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Beam us up, George: Takei to speak at U-M

Jamie Sherman Blinder

The University of Michigan’s School of Music, Theatre & Dance has the unique opportunity to bring the teachings from their classrooms into a once-in-a-lifetime experience with activist and actor George Takei.

Best known as Hikaru Sulu in Star Trek, Takei has appeared in more than 40 feature films and countless television roles, and is a Grammy-nominated recording artist and New York Times bestselling author.

He is also a civil rights activist bringing valuable attention to the LGBTQIA+ movement, and has, importantly, shed light on an underrecognized piece of American history: the forcible incarceration of Japanese-Americans in internment camps during WWII, where his own family spent three years during his childhood.

Takei will speak Monday, April 1, to SMTD students about his internment camp experience and the Broadway musical that was inspired by it, “Allegiance.” A second talk by Takei, which is free to the public, will take place at 7 p.m. Tuesday, April 2, at the Power Center.

The many interwoven connections that conspired to make this U-M engagement possible start with Takei and Lynne Shankel, an SMTD professor who worked as the music supervisor, arranger and orchestrator on “Allegiance.” She was approached by the show’s director and her longtime friend, Stafford Arima, to work on the show.

Also starring in this production was actor Telly Leung, who is currently guest directing SMTD’s production of Stephen Sondheim’s “A Little Night Music,” opening next month. Leung and Arima will join Takei in the April 1 discussion with students.

But to really bring these connections home, Brent Wagner, professor emeritus and chair emeritus of U-M’s Department of Musical Theatre, has been teaching around “Allegiance” as part of his course curriculum since 2021, and has known Shankel since her time as an SMTD student. In fact, he saw “Allegiance” in its original Broadway run and met up with Shankel afterwards.

“Luckily we were able to film the Broadway version—it’s been shown in theaters across the country—and because of this, Brent Wagner is able to teach ‘Allegiance’ as part of his musical theater history class,” Shankel said. 

“He is very aware of pieces that expand the musical theater canon beyond the base of its history, which is a whole lot of white people. That is a big part of what he teaches, and a big part of why I’m here and what we do. The whole mission of the musical theater writing minor is to have different faces, different voices, involved in writing the material that we perform.”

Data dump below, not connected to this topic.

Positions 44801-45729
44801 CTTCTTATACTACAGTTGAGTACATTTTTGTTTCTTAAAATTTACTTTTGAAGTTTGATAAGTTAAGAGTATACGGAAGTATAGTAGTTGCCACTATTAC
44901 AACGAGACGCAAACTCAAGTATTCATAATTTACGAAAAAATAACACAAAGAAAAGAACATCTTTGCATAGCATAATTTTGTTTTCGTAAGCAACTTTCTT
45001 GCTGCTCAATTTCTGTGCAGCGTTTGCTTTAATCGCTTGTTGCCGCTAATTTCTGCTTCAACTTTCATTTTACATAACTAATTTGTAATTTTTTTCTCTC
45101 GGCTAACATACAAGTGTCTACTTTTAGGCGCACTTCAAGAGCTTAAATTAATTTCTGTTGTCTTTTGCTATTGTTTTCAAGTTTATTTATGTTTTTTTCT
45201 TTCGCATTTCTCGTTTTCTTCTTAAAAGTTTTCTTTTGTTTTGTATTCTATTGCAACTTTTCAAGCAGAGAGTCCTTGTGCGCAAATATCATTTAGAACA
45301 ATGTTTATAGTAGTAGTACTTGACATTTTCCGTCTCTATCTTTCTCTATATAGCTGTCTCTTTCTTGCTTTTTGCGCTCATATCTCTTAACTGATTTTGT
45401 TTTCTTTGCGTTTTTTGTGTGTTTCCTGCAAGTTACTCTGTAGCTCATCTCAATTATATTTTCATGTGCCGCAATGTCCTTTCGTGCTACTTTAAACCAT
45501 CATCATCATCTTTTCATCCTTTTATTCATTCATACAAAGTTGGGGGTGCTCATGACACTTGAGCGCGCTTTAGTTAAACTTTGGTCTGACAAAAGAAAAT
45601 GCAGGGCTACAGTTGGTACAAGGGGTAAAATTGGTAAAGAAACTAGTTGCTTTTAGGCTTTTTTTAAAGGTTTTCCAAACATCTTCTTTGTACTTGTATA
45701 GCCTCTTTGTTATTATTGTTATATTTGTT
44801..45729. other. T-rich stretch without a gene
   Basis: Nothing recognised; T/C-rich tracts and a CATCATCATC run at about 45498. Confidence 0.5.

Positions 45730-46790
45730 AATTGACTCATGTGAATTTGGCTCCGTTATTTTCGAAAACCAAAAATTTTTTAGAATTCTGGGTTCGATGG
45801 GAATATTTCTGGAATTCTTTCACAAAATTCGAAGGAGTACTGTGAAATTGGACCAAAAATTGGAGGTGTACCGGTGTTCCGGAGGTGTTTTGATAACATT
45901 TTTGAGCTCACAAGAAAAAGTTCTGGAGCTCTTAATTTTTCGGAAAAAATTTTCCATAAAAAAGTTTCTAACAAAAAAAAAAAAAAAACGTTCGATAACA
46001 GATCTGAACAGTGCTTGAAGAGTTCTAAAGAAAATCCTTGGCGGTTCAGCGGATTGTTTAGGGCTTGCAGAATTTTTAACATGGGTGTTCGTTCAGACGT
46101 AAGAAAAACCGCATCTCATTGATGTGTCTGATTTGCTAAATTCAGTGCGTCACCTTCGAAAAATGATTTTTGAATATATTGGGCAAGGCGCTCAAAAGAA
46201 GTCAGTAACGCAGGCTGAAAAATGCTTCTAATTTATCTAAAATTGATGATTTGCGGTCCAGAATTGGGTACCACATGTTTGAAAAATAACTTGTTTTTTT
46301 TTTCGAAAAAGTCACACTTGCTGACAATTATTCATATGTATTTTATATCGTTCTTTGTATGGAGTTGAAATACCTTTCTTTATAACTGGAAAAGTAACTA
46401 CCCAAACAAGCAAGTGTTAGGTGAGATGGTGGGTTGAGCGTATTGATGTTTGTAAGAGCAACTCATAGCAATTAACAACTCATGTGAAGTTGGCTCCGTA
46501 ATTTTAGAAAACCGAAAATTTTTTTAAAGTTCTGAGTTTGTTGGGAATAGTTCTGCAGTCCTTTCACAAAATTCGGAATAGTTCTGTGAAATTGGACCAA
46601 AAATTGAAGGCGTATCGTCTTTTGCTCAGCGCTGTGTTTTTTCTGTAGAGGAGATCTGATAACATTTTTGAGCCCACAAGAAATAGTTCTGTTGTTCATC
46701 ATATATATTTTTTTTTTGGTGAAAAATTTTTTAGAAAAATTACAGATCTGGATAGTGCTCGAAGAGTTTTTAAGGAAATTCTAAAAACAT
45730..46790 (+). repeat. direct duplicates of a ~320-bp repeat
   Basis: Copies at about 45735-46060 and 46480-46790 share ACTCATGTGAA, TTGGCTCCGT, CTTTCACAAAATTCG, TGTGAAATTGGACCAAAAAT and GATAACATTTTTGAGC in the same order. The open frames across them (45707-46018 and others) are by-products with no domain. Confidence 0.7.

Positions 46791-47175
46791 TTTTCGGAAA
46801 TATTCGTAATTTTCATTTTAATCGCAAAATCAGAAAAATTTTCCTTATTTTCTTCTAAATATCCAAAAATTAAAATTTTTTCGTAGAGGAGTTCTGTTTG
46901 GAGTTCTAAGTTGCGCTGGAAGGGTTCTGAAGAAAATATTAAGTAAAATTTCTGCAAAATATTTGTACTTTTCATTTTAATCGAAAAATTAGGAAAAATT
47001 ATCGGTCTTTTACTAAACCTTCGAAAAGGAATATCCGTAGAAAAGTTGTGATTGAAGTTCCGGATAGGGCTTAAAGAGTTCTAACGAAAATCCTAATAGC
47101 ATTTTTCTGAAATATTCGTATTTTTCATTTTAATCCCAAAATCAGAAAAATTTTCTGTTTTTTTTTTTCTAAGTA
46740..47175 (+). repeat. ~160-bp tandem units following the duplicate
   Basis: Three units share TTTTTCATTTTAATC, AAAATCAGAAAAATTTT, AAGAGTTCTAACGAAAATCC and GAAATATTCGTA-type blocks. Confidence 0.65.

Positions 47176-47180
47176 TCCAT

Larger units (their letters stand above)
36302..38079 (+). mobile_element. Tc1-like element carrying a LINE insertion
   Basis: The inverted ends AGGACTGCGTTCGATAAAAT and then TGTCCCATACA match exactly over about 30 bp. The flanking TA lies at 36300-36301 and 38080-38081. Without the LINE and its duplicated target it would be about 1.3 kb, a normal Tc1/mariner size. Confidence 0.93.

Credited with starting the Department of Musical Theatre at U-M, Wagner began teaching “Allegiance” in an online-semester during the pandemic. He had Shankel and Leung join a Zoom class to speak with the students about their experience working on the show. In the time since those initial online class discussions, Shankel has joined the U-M faculty, and when Wagner asked her if she might speak to his class again in 2024, she said she had set her sights much higher.

This year, the stars aligned with timing and location, and she was able to arrange for Takei, Leung and Arima all to reunite and speak with students as part of her Monday Lab series—a weekly session for students to hear from guests and industry experts of different professional backgrounds, from casting agents, composers and lyricists to actors and directors.

“It’s always valuable for the students to go back and hear how a production originated and how it developed, because writing for musical theater is a very inexact science,” Wagner said. “These shows are tested and rewritten so many times, and even then, you really never know what you have until you put it in front of an audience. It’s a magical field, but getting there is a real challenge and I want the students to know they are a real part of this process.” 

“Allegiance” exemplifies the importance of musical theater and its unique ability to touch on political and difficult subject matter in a very accessible way, he said. For example, the show was in its preview run as the 2016 election cycle was revving up. Donald Trump had made a controversial statement regarding whether he would, or would not, have supported the Japanese internment camps during WWII.

“In response, George was all over the news media talking about how dangerous that comment was, and said that for every performance of the show that we had on Broadway, we saved a seat for Donald Trump,” Shankel said. 

“George knew Trump from ‘The Apprentice’ and said, ‘Donald, we want to invite you to this show so you can learn about what the internment was actually like.’ So we saved a seat that had a little card on it that said ‘Reserved for Donald Trump’ and it was empty every night of the run.

“Musical theater is a living thing and I think that sometimes we can address things in theater that are difficult to address in real life. Through acting and song and dance, we can kind of find our way to people’s hearts in a way that is hard to do when you’re just reading the newspaper with horrible headline after horrible headline.”

Wagner said, “The great thing about musical theater is that whenever the music comes in, we are sharing the heart and soul of the characters through the emotion the music conveys; I like to say, the words in a song appeal to our intellect and give us information, but the music gives us the emotional part of it.

“Unlike in a book or a documentary, musical theater conventions allow us to enter their world, find out what they’re thinking. The character can explore their own thoughts through music and lyrics and try to figure out issues they would have trouble verbalizing, and we get to be a part of their journey. Music really connects us to a character.”
Tickets to “An Evening with George Takei” can be reserved at the Michigan Union Ticket Office.